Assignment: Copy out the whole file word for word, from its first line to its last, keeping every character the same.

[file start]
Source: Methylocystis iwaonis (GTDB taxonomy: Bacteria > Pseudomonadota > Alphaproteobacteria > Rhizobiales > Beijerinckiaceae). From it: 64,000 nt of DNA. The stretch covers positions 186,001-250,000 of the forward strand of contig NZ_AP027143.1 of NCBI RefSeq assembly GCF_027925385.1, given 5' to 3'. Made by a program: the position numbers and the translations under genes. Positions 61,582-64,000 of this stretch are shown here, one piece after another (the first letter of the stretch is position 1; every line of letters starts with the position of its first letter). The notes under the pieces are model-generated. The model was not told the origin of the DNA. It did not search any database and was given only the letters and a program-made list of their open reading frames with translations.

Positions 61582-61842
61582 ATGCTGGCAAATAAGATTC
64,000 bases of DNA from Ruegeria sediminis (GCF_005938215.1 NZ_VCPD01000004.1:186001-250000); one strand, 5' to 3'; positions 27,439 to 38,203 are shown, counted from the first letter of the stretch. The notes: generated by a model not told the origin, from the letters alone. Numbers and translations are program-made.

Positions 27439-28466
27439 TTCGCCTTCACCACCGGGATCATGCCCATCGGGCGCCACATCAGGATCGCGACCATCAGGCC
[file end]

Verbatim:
Source: Methylocystis iwaonis (GTDB taxonomy: Bacteria > Pseudomonadota > Alphaproteobacteria > Rhizobiales > Beijerinckiaceae). From it: 64,000 nt of DNA. The stretch covers positions 186,001-250,000 of the forward strand of contig NZ_AP027143.1 of NCBI RefSeq assembly GCF_027925385.1, given 5' to 3'. Made by a program: the position numbers and the translations under genes. Positions 61,582-64,000 of this stretch are shown here, one piece after another (the first letter of the stretch is position 1; every line of letters starts with the position of its first letter). The notes under the pieces are model-generated. The model was not told the origin of the DNA. It did not search any database and was given only the letters and a program-made list of their open reading frames with translations.

Positions 61582-61842
61582 ATGCTGGCAAATAAGATTC
64,000 bases of DNA from Ruegeria sediminis (GCF_005938215.1 NZ_VCPD01000004.1:186001-250000); one strand, 5' to 3'; positions 27,439 to 38,203 are shown, counted from the first letter of the stretch. The notes: generated by a model not told the origin, from the letters alone. Numbers and translations are program-made.

Positions 27439-28466
27439 TTCGCCTTCACCACCGGGATCATGCCCATCGGGCGCCACATCAGGATCGCGACCATCAGGCC